Over 30,000 flies in stock at the store!
Also remember that all cutthroat trout in streams and rivers must be released from October 1 to May 31 to protect brood stock All wild trout must be released all year.
Steelhead Fishing - Cowichan River - April and the start of May, steelheading still excellent on the Cowichan mainly for mended kelts. These fish have to feed aggressively after spawning, making them the easiest steelhead to target. A
great month to catch your first steelhead! Lures of choice: blades, single egg copies or small pink worms. Flies of choice: large and black or the ever popular egg fly. INTRUDERS ALL THE WAY
Nitinat, San Juan, Harris Creek - All excellent rivers for early summer runs and winter steelhead. Best fished when coming off of high water.
May your rod bend to the butt and your smile go from ear to ear.
Gord’s Fly Box & Goodies
170C Cowichan Lake Road Box 1742
NANAIMO FISHING REPORT
Saltwater - Saltwater - Winter spring salmon fishing has been
pretty slow with the odd productive day. There have been lots of
undersize fish, but some days steady efforts have yielded fish in the 8+
Fishing down deep (130+ feet) has caught most of the bigger salmon. Going out a little farther has also been a key to success; Thrasher Rock and Porlier Pass have been among the hotter spots. Spoons seem to be a bit hotter than hootches,
and a good finish has been Kitchen Sink (green with black or with white).
Lingcod and rockfish have been closed all winter, and will open in the Strait of Georgia May 1.
Crabbing is usually good in the winter and people have also been going out for prawns. A lot of areas may be closed to prawning to protect egg-bearing females. Check with DFO (1-866-431-3474).
Trout fishing in the rivers has been weak, and a lot of high elevation lakes have been frozen or impossible to reach due to the snowy winter. The bigger low elevation lakes around Nanaimo have remained fishable and will be getting better
as it warms up and the fish and the feed wake up. Fly fish deep with sinking line and wet flies - local favorites like the Pumpkinhead Wooly Bugger or troll a Flatfish.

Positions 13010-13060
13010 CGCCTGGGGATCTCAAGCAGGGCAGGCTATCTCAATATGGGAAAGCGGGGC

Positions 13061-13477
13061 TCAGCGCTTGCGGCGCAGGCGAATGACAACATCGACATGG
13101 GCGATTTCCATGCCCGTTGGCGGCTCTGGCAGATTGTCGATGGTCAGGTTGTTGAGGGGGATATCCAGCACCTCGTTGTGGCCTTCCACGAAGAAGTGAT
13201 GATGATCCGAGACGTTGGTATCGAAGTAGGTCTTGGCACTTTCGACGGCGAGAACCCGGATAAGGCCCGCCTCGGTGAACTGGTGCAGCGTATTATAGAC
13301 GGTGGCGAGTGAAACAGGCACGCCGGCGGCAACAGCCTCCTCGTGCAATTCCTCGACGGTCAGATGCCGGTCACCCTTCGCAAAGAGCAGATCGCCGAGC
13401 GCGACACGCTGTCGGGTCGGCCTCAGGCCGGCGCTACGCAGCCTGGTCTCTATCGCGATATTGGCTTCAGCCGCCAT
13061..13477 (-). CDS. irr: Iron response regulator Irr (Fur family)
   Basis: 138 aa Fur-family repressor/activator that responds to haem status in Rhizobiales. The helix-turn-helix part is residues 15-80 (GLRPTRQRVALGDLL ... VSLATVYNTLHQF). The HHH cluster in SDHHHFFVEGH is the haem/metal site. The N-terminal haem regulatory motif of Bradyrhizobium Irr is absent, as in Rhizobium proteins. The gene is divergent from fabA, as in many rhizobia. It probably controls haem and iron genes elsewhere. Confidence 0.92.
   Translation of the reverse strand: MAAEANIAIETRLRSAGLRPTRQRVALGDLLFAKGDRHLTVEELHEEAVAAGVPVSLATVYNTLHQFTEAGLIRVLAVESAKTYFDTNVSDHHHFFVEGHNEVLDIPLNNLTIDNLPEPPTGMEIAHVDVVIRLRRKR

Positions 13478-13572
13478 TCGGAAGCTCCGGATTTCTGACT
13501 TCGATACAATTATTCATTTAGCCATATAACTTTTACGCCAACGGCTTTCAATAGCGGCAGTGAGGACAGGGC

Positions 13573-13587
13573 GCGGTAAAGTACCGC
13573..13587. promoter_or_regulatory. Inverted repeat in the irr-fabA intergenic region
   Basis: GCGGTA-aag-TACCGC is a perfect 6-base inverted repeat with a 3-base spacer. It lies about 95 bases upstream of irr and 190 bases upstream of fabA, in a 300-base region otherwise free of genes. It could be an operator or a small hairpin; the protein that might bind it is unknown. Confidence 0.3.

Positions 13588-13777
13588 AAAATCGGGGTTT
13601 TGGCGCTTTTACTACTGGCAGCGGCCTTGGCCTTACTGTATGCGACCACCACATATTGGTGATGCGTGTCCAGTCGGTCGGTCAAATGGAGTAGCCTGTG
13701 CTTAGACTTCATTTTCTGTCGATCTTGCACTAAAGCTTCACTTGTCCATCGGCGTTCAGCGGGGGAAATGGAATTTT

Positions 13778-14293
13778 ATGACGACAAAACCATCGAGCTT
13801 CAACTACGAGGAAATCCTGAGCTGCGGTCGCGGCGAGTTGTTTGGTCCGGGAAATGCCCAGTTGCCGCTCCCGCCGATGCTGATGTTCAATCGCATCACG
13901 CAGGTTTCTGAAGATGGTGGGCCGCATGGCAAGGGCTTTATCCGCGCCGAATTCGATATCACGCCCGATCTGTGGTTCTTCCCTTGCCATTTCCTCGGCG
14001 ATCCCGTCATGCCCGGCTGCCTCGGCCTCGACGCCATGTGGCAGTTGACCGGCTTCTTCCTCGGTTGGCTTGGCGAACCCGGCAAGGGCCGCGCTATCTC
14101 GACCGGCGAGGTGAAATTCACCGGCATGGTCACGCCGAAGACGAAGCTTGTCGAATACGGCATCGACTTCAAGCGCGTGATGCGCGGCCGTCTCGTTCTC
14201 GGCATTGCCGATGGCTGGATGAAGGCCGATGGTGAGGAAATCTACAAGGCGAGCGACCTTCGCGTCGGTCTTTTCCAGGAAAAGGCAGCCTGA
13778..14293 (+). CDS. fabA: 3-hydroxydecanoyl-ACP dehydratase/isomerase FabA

Gone Fishin’, 600-2980 North Island Hwy., Nanaimo, ph: 250-758-7726
PARKSVILLE / FRENCH CREEK REPORT
The local herring spawn this year was quite impressive. A massive
spawn took place from Qualicum Beach to Nanoose Bay. The commercial
herring quota was caught quite quickly, so this is great news for local
waters to have large amounts of
The start of the season has shown some promise for a good year for chinook salmon in our local waters. On a couple outings in February I've witnessed lots of bird and sea lion activity. The sounder was marking some nice bait balls too,
this will definitely keep the salmon interested in sticking around. The winter chinook fishing has produced some nice fish, up to the 15 lb. Many fisherman are releasing a lot of undersized chinooks and coho; these fish will grow rapidly
and be the fish for tomorrow. Winter chinook salmon will hold in our area providing there's some bait (usually herring) for their hearty appetites, I have caught these salmon from December well into and past April. Out Front of French
Creek Harbour on the humps and Ballenas Islands are good areas to try for early season chinook salmon.
In May and June we can have great fishing as migratory chinook salmon pass through our waters heading for their native rivers, such as the Columbia River Chinook run. Sangster Island and Young Pt. can be productive areas for migrating
salmon. July can be a transition time, however this being an odd numbered year there should be a lot of pink salmon in our area.
Hopefully the coho salmon will return in similar numbers through the 2017 summer. No word yet on wild coho retention for 2017 in Area 14. It's always a good idea to check with Department Of Fisheries and Oceans (DFO) on retention limits
for the area you'll be fishing prior to heading out.
In August our resident chinooks start to make their way home for some final feeding in preparation to head up both the Little Qualicum and Big Qualicum rivers. When these chinooks begin to stack up near the end of the month it's quite a
spectacular fishery for trollers and jiggers alike.
We have our local French Creek Salmon Derby slated for August 18-20, 2017. This is a fun event for all ages, with lots of great prizes. All the proceeds from the derby go to the Marion Baker Fish Hatchery (coho enhancement) on French
You round out September with some great late season chinook fishing, the coho also start to stack up along the beach.
Not to be over looked is the steady bottom fishing for lingcod, and rockcod open from May 1-September 30.